As I was plowing through the huge pile of lost letters, which I described last week, I found one particularly interesting.
Reader Marc Levin had submitted a letter back in December noting that the big Ohio State-USC football game hadn’t been in the newspaper. Reading his opening sentence, I expected a complaint about our inadequate attention to college football. But instead, Marc said something unexpected.
“It probably ended too late to make the paper but also, that is not the purpose of the Register,” he wrote.
He went on to talk about how the mission of the Register was to cover local news – the other stuff, the national news and politics, is secondary.
“What do I think their mission is? To cover local politics, events, and sports,” he wrote. “These are things you will never read about in the Chronicle, NY Times, Post or USA Today. This is the main communication instrument of our community.”
I wrote back to thank him, but I pointed out that the football game reference was by now almost four months out of date, so it would make little sense to run the letter now, however perceptive (and flattering) it might be.
Without any prompting from me, Marc rewrote the letter, updating it so it could run. I was able to get it in this past Wednesday.
“And all things considered,” he said. “I think for a community our size they are doing a bang-up job.”
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It means a lot to have readers understand and appreciate what we do, and why.
Yes, we do carry national and international news and sports, and we do know readers enjoy them (you should have heard the uproar a few years ago when we experimented with dropping the Nation & World page. Not a good day at the editor’s desk).
And yes, there are bigger papers out there, with the staff and resources to do stories we can only dream of.
But what we do is what no other paper does – we tell your story. We don’t just parachute in when disaster strikes, as it does from time to time in Napa County. We’re here every day, telling stories when there is no disaster and the national and regional media have lost interest: what happened in the Big Game between Napa and Vintage last night? What were the sirens on my street? What businesses are opening or closing or changing? What are our elected officials up to?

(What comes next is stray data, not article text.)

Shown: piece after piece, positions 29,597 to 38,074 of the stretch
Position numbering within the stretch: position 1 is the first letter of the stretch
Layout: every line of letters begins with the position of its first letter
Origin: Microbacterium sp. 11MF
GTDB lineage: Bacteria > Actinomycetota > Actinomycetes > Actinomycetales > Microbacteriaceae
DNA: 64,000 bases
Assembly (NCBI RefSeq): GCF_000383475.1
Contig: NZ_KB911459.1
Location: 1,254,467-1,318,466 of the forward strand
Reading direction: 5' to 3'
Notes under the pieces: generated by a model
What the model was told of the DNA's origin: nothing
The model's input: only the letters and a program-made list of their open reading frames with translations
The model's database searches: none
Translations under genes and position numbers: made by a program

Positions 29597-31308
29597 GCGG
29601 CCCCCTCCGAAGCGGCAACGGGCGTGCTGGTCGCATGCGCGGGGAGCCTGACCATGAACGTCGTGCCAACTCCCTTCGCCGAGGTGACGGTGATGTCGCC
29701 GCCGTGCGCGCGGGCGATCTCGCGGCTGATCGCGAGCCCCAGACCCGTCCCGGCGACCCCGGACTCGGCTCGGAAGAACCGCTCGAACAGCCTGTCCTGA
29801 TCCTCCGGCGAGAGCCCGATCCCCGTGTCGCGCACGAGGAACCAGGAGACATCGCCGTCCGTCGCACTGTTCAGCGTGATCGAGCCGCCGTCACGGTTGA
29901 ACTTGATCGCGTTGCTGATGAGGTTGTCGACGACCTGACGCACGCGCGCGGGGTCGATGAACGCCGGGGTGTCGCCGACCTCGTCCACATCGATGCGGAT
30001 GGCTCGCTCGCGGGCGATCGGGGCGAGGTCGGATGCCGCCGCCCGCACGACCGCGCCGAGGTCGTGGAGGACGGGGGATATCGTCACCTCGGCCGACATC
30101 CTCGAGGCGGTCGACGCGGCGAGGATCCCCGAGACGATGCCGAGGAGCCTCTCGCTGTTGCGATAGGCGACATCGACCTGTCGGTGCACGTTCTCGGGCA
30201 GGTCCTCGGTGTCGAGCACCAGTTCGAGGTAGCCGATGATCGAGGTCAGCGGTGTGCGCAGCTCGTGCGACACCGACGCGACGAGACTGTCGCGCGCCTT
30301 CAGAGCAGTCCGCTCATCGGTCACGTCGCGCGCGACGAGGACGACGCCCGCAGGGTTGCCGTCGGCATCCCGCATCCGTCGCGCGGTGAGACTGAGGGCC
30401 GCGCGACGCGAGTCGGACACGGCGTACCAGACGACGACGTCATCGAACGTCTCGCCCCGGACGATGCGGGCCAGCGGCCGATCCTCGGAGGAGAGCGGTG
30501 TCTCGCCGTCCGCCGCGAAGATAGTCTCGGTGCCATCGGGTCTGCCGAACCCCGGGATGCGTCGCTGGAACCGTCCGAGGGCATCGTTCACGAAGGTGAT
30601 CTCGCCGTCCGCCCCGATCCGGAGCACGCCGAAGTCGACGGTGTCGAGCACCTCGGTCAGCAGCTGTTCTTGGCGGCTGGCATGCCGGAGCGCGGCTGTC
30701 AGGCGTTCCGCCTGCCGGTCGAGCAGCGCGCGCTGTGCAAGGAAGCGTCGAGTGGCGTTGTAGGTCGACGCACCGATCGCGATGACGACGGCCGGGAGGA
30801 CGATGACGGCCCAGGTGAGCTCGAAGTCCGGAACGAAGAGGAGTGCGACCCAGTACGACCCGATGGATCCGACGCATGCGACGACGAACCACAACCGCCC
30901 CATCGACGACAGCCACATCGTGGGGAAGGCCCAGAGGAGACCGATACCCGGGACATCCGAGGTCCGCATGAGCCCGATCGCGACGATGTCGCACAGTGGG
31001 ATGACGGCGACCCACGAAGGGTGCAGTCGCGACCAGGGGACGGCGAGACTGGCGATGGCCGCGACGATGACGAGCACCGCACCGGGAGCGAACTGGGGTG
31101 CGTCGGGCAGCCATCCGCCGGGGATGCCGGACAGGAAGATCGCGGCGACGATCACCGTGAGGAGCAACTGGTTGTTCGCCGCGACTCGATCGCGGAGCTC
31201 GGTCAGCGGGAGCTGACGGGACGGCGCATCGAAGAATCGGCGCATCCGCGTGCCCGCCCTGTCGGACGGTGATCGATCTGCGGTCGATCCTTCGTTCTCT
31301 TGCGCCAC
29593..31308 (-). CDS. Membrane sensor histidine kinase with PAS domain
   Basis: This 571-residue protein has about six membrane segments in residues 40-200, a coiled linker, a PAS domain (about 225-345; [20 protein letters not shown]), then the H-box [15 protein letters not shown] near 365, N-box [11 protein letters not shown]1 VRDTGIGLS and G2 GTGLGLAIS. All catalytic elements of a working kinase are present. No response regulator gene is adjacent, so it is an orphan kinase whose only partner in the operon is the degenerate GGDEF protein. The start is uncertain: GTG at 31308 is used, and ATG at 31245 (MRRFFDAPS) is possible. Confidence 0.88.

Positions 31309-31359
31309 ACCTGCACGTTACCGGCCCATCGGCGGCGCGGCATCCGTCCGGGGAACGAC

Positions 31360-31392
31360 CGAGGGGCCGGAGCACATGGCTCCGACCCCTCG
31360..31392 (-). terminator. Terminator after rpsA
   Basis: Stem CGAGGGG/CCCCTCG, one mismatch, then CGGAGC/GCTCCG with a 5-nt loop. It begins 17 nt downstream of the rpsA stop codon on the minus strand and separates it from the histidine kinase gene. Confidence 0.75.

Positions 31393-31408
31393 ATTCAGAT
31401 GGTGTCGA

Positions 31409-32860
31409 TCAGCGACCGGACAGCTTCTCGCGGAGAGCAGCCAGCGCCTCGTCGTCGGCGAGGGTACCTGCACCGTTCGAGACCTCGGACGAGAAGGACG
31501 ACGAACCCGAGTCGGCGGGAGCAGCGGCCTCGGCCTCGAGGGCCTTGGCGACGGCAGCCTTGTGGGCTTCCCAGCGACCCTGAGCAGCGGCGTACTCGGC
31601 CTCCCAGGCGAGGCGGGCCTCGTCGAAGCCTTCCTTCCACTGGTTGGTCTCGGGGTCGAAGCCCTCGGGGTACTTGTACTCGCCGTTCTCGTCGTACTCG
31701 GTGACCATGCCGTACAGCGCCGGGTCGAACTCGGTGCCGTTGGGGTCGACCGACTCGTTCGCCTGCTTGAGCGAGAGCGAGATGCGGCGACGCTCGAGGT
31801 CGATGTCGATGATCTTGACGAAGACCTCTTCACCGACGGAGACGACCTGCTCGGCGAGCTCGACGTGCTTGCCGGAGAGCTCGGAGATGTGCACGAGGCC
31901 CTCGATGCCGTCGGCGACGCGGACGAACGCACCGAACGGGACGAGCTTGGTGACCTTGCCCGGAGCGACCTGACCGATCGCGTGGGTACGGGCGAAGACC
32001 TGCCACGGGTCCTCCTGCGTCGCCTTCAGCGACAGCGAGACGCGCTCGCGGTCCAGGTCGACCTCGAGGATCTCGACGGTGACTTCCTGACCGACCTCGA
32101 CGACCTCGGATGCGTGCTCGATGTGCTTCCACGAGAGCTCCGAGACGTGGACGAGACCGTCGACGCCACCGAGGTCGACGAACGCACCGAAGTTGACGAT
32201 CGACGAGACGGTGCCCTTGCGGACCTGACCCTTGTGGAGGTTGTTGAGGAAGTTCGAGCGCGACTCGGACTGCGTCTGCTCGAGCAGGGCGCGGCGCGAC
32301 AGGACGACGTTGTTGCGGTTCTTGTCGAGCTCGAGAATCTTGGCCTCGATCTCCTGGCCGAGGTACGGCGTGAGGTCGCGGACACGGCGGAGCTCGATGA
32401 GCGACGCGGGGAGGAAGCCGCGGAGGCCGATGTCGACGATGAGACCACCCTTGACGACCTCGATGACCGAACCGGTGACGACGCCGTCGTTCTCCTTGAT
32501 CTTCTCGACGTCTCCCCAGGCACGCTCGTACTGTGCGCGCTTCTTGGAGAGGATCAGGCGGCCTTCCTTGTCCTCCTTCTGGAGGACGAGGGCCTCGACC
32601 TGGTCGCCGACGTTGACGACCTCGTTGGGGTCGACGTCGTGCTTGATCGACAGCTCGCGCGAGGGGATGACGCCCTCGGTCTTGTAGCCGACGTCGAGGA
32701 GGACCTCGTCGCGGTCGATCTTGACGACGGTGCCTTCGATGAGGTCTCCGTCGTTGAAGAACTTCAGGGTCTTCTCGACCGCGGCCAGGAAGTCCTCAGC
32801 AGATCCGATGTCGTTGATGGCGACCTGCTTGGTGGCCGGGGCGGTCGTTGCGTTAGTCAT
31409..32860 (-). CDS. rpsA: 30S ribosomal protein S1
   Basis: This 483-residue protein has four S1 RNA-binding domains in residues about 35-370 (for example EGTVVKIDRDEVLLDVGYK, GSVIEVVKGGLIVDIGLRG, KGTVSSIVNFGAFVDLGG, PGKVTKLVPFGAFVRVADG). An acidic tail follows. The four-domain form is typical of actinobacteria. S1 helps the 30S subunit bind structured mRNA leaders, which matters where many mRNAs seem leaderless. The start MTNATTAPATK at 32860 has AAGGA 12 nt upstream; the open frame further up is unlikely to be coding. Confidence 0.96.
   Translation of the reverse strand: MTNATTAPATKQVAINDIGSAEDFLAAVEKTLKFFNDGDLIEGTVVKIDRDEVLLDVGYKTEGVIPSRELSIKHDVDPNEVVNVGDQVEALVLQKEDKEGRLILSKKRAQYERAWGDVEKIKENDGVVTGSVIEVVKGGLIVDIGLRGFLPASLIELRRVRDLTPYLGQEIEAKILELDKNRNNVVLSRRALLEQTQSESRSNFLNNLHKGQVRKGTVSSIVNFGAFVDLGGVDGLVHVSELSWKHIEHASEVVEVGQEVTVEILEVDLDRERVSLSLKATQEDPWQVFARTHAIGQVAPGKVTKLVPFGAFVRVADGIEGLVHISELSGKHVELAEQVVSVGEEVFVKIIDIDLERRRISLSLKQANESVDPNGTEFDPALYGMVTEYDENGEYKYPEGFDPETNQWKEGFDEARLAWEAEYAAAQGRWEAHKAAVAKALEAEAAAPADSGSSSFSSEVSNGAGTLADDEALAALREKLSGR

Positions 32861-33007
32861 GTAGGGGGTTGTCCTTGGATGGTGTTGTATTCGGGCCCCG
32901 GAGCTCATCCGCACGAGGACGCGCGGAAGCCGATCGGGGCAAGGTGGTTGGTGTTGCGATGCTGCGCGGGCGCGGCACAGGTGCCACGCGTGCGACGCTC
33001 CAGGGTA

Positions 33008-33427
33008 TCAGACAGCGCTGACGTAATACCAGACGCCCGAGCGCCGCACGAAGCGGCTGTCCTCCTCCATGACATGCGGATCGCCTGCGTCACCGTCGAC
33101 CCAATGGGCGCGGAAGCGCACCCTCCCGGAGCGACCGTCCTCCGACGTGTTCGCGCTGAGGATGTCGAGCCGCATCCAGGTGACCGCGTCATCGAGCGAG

Marc had a further observation that was right on target.
“I don’t know how much the staff at the Register gets paid but I have to believe they are doing this much more for the love of the job and sense of duty than for the money,” he wrote.
He’s right about that. Anybody who goes into journalism for the wealth and glamor is in for a disappointment. The reward for journalism is getting to do interesting things, meet interesting people, tell fascinating stories, and make our communities just a little bit better.
It’s hard and sometimes thankless (except, of course, when a generous reader like Marc writes to thank us), but it is fun and deeply rewarding. Everyone on my tight little team really does do this for love more than money.
At the risk of having Marc write most of my column for me this week, let me finish with the key part of his lovely testimonial to local journalism: “The local newspaper is the glue that binds the town and we have a civic duty to make sure it survives by subscribing. You only need to think what it would be like to live in Napa without this resource.”
Thanks, Marc, and thanks to all of you who have supported us all these years. You’re the reason we do this.
You can reach Sean Scully at 256-2246 or firstname.lastname@example.org.